Error handling using Option/Result types also results in very compact code; for example, here is how you look up an environment variable “PIGPIO_ADDR” and if it is not defined, return a default value of “localhost”:

let host = env::var("PIGPIO_ADDR")
          .unwrap_or("localhost".to_string());

The std::net::TcpStream library provides high-level functions for network I/O which are as easy to use as their Python equivalents.

The Rust standard library provided all the utility functions required for this small project, except one. The Python code makes use of the struct module at many places. The same functionality was obtained using the byteorder crate.

Using the library

Installation

The source code is at: https://github.com/pcein/rust-rpi.

Download the code to your Raspberry Pi.

The first step is to build and run (as root) the “pigpiod” server program which does all the low level port manipulations.

cd PIGPIO
make pigpiod
sudo ./pigpiod

The Rust client code can be executed on a remote system (PC/Laptop …) or you can run it on the Raspberry Pi itself.

cd rustgpio
cargo run

Before executing ‘cargo run’, set an environment variable:

export PIGPIO_ADDR=localhost

(if running on a remote system, this should be set to the IP address of the Raspberry Pi running pigpiod).

Hello, World

Here is a simple LED blinking program (LED on GPIO18):

extern crate rustgpio;
use rustgpio::pigpio;

fn test_write() {
    let pi = pigpio::Pi::new();
    pi.set_mode(18, pigpio::OUTPUT);

    loop {
        pi.write(18, 1);
        pigpio::sleep_ms(100);
        pi.write(18, 0);
        pigpio::sleep_ms(100);
    }
}

fn main() {
    test_write();
}

Note: Don’t expect to get precise time delays because each `write’ involves sending data over a socket.

Reading from a GPIO pin

Here is a function which configures an internal pull-up on GPIO18 and then reads from it in a loop:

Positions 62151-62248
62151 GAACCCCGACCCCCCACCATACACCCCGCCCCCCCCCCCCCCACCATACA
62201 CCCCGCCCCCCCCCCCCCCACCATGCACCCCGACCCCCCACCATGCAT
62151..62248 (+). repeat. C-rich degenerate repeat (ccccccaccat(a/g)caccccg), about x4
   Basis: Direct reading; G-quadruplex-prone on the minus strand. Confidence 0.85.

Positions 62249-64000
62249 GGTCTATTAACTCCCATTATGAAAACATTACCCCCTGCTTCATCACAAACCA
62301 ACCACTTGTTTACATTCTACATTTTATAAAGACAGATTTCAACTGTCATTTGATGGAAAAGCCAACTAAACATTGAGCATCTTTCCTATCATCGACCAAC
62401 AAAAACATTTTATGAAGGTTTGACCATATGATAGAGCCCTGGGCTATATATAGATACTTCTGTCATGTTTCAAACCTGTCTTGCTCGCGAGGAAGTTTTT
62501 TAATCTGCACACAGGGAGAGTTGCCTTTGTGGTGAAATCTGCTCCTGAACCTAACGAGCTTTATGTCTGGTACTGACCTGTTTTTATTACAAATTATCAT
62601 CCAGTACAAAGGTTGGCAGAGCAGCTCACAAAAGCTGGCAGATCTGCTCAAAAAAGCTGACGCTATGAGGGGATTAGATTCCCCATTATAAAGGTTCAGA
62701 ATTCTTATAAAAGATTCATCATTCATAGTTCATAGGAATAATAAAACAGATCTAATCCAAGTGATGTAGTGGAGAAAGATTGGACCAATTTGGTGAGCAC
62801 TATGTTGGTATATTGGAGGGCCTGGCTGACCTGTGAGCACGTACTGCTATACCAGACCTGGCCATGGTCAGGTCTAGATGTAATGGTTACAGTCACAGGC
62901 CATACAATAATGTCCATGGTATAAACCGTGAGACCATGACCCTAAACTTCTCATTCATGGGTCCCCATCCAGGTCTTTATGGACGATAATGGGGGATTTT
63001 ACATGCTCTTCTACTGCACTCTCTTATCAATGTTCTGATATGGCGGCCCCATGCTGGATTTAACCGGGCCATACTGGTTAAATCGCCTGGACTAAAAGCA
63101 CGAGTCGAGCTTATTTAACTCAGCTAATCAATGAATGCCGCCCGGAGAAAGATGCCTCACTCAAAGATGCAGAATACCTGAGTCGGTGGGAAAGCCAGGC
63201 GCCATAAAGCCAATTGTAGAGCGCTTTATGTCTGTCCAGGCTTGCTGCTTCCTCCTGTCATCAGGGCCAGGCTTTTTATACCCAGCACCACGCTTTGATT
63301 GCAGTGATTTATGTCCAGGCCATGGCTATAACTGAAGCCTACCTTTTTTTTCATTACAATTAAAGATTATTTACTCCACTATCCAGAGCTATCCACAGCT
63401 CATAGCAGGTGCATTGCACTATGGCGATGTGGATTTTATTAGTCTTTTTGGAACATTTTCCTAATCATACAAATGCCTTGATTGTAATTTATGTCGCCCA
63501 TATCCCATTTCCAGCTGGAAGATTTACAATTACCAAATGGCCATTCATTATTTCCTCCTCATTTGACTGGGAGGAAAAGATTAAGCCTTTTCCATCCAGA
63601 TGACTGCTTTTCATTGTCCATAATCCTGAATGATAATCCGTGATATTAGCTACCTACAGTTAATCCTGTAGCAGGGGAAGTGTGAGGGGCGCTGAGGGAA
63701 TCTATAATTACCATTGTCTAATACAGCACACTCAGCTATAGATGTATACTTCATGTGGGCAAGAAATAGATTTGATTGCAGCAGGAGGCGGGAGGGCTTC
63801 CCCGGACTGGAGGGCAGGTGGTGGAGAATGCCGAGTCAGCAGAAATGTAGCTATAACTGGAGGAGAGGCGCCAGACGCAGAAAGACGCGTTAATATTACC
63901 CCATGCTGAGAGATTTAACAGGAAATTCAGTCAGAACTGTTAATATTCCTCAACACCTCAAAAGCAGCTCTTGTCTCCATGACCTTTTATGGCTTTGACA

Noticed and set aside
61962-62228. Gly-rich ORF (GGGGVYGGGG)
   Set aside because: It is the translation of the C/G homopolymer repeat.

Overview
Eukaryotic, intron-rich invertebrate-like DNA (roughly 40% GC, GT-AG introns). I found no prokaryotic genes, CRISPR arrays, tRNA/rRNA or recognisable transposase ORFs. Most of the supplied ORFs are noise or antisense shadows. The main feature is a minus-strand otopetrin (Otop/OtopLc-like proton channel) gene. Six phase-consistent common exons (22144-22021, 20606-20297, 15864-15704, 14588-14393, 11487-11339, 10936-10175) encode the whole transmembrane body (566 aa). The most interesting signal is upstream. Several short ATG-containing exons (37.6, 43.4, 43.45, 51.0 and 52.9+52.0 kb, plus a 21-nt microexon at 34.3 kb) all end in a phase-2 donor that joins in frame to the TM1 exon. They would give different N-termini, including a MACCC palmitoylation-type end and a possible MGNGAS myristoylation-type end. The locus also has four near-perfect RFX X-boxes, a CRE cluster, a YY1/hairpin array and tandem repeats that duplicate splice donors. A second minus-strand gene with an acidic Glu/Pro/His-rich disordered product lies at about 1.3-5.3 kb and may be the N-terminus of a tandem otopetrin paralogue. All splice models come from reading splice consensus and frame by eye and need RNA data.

fn test_read() {
    let pi = pigpio::Pi::new();
    pi.set_mode(18, pigpio::INPUT);
    //enable internal pull-up
    pi.set_pull_up_down(18, pigpio::PUD_UP);
    
    loop {
        println!("{}", pi.read(18));
        pigpio::sleep_ms(100);
    }
}

Testing callbacks

This program assigns ‘cbf’ as a handler to be invoked when a falling edge is detected on pin 18. The program then goes in a loop pulling this pin LOW and then HIGH thereby generating falling and rising edges. You can see ‘cbf’ being invoked for each falling edge.


fn cbf(gpio: u32, level: u32, tick: u32) {
    println!("handler called, gpio: {}, tick: {} ...", 
             gpio, tick);
}

fn test_callback() {
    let mut pi= pigpio::Pi::new();
    pi.set_mode(18, pigpio::INPUT);
    pi.set_pull_up_down(18, pigpio::PUD_UP);
    let _ = pi.callback(18, pigpio::FALLING_EDGE, cbf);
    
    loop {
        pi.set_pull_up_down(18, pigpio::PUD_DOWN);
        pigpio::sleep_ms(500);
        pi.set_pull_up_down(18, pigpio::PUD_UP);
        pigpio::sleep_ms(500);
    }
}

Generating PWM signals

Here is a program which creates an LED dimming effect on pin 18 using PWM signals:

fn pwm_up_down() {
    let mut pi = pigpio::Pi::new();
    let mut pwm_val = 0;
    loop {
        while pwm_val < 256 {
            pi.set_pwm_dutycycle(18, pwm_val);
            pwm_val += 1;
            pigpio::sleep_ms(5);
        }
        pwm_val = 255;
        while pwm_val > 0 {
            pi.set_pwm_dutycycle(18, pwm_val);
            pwm_val -= 1;
            pigpio::sleep_ms(5);
        }
    }
}

Conclusion

The Rust port is incomplete (and not well tested) - it can currently do digital I/O, callbacks, SPI access, PWM/servo control. Pigpiod supports a lot of extra functionality (I2C, serial, waveform generation etc).